Verbalizing is also a really big part of my process — I feel like there's something that happens to your train of thought when you're speaking versus when you're mulling things over in silence. While the monkey part of your brain is preoccupied with stringing together crude mouth sounds, the rest of your mind is doing all kinds of unconscious work. It's like when you catch yourself in the middle of a sentence and your not sure what you're gonna say next but it just spills out anyway. There's a voice emanating from an inner blind spot and its bound to have some good ideas.

405Bonobo's 'First Fires' is such an enduring piece, and it really complements the Lorde video by being an interesting counterpoint. What is it you're working on now?

YR: Thanks. I've got a couple narrative projects developing, a new music video and short documentary about house music in Los Angeles.

405: Kan Wakan's 'Like I Need You' featured fantastic hints of a narrative beneath the performance elements.

YR: The band and I were close to working together a couple times so it was fun to finally get the chance. We shot the video over two nights around the docks in San Pedro. I wanted play with genre a bit and build an underworld that hadn't necessarily been seen before.

Written and Interview conducted by ELSA BISHOP. First published in longer form on The 405 and appearing here with permission.

Loud Visionaries Profile: Director Dave Ma

All week we'll be reprinting The 405's music video series Loud Visionaries Week. Yesterday was all about Hiro Murai, but today they shine the light on Edward John Drake .The 405 presents their Loud Visionaries series focusing on the new wave of music video directors and creatives.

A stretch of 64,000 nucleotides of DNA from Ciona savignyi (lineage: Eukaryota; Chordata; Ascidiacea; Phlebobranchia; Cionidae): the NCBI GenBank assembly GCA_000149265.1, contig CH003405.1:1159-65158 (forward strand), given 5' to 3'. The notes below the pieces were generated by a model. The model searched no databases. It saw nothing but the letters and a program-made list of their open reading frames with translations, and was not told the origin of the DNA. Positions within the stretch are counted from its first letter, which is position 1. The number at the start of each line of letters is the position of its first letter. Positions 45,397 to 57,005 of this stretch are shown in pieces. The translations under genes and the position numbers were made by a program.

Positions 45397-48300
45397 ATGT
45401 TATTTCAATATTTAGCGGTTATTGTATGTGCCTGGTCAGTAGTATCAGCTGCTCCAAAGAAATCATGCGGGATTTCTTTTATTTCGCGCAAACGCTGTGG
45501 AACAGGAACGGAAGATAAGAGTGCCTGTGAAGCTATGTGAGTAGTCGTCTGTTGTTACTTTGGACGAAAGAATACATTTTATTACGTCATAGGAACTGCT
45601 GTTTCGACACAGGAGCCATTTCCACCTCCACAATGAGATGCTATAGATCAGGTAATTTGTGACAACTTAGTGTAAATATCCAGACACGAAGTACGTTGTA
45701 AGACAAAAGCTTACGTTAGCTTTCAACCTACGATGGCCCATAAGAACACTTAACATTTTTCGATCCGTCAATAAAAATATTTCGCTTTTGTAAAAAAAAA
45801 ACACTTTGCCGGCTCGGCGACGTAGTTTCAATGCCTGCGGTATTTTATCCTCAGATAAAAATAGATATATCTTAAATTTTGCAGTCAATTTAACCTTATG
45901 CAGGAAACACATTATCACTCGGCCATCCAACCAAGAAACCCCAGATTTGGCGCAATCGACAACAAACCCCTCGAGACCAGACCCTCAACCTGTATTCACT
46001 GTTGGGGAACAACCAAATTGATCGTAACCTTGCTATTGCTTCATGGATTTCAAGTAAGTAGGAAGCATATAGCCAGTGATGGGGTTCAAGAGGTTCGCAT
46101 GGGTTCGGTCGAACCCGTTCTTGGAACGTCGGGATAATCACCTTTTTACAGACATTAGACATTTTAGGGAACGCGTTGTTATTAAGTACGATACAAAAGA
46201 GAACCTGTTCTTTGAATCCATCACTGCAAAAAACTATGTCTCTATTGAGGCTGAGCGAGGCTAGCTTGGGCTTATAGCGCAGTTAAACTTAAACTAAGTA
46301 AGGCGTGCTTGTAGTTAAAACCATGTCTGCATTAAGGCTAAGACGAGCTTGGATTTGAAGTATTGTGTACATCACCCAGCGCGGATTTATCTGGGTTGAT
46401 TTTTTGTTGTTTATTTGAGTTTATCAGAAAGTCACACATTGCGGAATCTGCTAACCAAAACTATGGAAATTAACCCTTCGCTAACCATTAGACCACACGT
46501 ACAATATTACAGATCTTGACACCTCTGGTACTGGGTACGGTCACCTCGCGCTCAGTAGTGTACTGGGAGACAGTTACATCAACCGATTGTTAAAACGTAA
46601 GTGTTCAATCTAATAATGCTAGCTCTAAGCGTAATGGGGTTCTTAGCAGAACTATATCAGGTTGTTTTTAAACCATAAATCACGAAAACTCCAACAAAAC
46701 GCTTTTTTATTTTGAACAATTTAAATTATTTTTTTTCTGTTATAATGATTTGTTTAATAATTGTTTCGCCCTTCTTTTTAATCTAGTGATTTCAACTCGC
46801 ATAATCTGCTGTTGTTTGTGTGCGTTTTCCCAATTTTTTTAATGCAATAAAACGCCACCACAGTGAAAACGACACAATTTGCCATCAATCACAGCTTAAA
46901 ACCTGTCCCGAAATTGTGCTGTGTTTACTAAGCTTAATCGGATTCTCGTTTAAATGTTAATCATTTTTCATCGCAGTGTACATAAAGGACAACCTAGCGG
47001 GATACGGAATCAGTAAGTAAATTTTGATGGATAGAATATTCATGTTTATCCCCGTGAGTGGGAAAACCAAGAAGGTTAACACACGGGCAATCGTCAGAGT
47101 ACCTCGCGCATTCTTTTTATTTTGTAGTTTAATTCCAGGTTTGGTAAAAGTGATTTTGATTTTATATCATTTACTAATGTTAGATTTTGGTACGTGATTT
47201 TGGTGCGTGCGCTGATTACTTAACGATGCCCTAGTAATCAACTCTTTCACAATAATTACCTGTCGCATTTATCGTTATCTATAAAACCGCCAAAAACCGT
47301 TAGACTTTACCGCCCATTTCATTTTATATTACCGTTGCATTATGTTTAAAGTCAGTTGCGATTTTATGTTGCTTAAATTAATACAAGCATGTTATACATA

LOUD VISIONARIES: Dave Ma, director:

Dave Ma has found his feet, and they're currently buried deep in the world of enigmatic visuals and subtle camera work. The man is aware of what makes us tick, aware of who is, and is certainly aware of how he can translate all that into beautiful filmmaking. Bastille loves him, Flight Facilities came back for seconds... things are looking good for citizen-of-the-world Dave 'probably watching porn' Ma.

read on for the interview...

Loud Visionaries Profile: Director Edward John Drake

All week we'll be reprinting The 405's music video series Loud Visionaries Week. Yesterday was all about Hiro Murai, but today they shine the light on Edward John Drake .The 405 presents their Loud Visionaries series focusing on the new wave of music video directors and creatives.

LOUD VISIONARIES: Edward John Drake, director

Born to be a James Bond villain — though fortunately for us he's taken to crafting music videos & commercials with powerful emotional hooks at play — Edward John Drake jumped on a short call between shots on a new music video he's directing. With genre-defining artists like Klangkarussell, the Stanton Warriors and Kat Krazy paying generously for his time, he's become the go-to guy in electronic music for brave characters and thought provoking themes. Former assistant to Mark Romanek, office drone on True Detective — and now creating worlds of his own — Edward John Drake is a name you could get used to hearing more often.

read more for the interview...